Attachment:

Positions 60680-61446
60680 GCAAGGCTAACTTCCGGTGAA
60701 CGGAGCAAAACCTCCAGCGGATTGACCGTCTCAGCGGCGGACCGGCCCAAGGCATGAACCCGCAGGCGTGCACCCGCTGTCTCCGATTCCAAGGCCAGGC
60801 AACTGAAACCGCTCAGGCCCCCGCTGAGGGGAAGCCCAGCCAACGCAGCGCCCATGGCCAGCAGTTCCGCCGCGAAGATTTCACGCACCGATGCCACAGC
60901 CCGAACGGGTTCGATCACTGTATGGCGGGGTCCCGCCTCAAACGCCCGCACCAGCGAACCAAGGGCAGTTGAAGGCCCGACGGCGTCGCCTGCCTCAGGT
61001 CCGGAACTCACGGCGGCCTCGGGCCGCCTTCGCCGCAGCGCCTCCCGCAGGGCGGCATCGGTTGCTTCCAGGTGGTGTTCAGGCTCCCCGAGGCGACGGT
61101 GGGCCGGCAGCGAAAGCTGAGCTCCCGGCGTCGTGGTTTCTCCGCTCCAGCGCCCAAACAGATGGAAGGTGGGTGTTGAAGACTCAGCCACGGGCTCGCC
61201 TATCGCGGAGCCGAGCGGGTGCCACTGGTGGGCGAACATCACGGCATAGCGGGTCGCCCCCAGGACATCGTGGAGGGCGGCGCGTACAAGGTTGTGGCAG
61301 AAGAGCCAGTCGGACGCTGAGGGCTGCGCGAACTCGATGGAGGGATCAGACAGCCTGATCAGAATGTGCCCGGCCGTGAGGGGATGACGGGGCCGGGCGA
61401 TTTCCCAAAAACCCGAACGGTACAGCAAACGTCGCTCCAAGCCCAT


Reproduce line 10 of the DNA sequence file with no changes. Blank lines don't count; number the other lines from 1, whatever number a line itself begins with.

61401 TTTCCCAAAAACCCGAACGGTACAGCAAACGTCGCTCCAAGCCCAT